In Juneau, Alaska, one man marveled that the crowd was the biggest he had ever seen on the state Capitol’s steps. In Philadelphia, marchers filled city bridges. In Lexington, Ky., they shut down streets. In New Orleans, participants played brass instruments.
The fear — and anger — about Trump’s rise to the most powerful position in the United States reverberated at renowned protest sites around the world, from the Trocadero in Paris to Trafalgar Square in London.
Marina Knight, a 43-year-old executive assistant, and her 9-year-old daughter were two of the tens of thousands marching in London.
“This is her first march,” Knight said, referring to her daughter. “It’s the first time we felt it was vital to march. I feel the rights we take for granted could go backward, and we owe it to our daughters and the next generation to fix this somehow.”
In the United States, the crowds marched in weather ranging from balmy to snowy. But common to every gathering was fiery rhetoric, pink knit hats and repeated references to the boast that offended so many women: Trump’s infamous taped comments in 2005 about groping women’s genitals.
Among the thousands of signs that marchers dumped at the end of the day in front of the Trump International Hotel, just blocks from his new home at 1600 Pennsylvania Ave.: “P---y Power” and “This P---y Bites Back.” Protesters got as close as they could to the presidential mansion, crowding metal barriers less than a block away as police and Secret Service personnel watched closely.
Demonstrators came to Washington from around the country, sometimes sleeping on the couches of people they had never met. As of 4 p.m. Saturday, Metro had recorded more than 597,000 trips, a weekend ridership record. By comparison, as of 4 p.m. on Inauguration Day, there were 368,000 trips. The city issued about 1,800 bus parking permits for the march, and Amtrak added extra trains in and out of Union Station.
The huge crowd delighted iconic feminist Gloria Steinem, 82, who was among the first speakers. “This is the upside of the downside,” she exulted. “This is an outpouring of democracy like I’ve never seen in my very long life.”
Clinton did not attend the march but tweeted her gratitude: “Thanks for standing, speaking & marching for our values @womensmarch. Important as ever. I truly believe we’re always stronger together.”
The size of the gathering proved challenging. The audio from sound system did not reach everyone in the massive crowd, and far more portable toilets were needed.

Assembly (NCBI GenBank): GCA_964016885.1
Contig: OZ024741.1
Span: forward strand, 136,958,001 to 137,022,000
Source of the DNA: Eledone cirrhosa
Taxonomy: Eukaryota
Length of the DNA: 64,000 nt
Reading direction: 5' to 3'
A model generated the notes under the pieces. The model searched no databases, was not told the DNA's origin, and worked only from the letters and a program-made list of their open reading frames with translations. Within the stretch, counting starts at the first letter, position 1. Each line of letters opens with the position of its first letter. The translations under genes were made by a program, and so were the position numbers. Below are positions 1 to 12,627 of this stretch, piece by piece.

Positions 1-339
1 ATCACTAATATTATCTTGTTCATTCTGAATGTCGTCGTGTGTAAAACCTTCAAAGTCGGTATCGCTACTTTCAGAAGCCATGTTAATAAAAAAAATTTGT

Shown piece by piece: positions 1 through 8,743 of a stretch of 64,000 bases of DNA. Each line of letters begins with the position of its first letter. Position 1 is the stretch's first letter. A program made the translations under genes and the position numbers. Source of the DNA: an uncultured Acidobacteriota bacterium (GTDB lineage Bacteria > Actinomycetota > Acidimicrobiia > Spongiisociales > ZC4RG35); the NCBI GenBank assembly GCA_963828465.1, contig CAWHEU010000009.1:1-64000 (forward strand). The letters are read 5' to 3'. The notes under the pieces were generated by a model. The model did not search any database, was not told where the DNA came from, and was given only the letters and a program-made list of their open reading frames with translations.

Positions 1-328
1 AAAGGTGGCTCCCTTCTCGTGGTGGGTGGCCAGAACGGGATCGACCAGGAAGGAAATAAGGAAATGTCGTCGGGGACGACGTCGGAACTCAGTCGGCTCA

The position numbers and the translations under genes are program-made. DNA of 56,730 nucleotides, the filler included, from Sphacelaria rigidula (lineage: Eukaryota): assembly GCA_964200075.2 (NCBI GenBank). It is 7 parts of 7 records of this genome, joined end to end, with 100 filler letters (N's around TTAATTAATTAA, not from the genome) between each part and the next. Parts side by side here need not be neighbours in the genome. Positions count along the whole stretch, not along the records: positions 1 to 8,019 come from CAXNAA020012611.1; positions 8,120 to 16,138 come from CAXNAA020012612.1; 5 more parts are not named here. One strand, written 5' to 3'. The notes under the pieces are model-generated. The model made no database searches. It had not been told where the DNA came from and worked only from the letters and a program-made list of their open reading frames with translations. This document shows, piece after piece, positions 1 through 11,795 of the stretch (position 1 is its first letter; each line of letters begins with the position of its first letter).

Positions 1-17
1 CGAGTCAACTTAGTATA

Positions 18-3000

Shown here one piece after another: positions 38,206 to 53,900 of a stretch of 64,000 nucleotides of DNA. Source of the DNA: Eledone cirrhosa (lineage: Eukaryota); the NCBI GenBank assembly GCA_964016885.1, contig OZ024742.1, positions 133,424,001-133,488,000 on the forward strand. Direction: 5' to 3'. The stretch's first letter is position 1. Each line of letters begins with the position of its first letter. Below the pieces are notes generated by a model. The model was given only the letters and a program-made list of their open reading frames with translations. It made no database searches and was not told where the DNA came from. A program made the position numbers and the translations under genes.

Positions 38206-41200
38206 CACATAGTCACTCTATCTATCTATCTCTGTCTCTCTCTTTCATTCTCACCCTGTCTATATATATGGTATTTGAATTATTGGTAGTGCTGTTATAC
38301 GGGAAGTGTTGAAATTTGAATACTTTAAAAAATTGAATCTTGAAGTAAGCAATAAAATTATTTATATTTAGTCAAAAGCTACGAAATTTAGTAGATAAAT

When the toilets behind the stage broke down, security instructed women to use cups and ushered them into a box truck for privacy.
“I’m afraid to shake anyone’s hand,” one woman joked.
Although the marchers were mostly female and white, men and people of color also joined the throngs.
John Fischer, a 34-year-old locksmith from Grand Rapids, Mich., drove more than nine hours with his wife, Kara Eagle.
I’m here to support my wife,” Fischer said. “I don’t care who you are, women impact your life, and there’s no reason why they shouldn’t have the same rights as men.”
Cynthia English, a 61-year-old Jamaican American who lives in Florida, said she wants the new president to know that women will be fighting during his presidency to ensure that the country and laws treat them equally. She was with her daughter and marching for her two granddaughters in the hope that no future president feels comfortable making lewd comments about women.
“I don’t want this to happen to them 20 years from now, so I am making my mark now,” said English, who wondered, “Why are we the ones that bring people into this world, and we are treated the worst? We should be treated with respect.”
The crowd was buoyant, even joyous. Many held up signs — “I Am Very Upset!” and “Love Trumps Hate” and “Bridges Not Walls” — while others took videos of the experience on their cellphones. Every few minutes, a rolling roar swept over them.
D.C. police said they had made no march-related arrests, compared with more than 200 Friday when protesters created chaos in downtown Washington.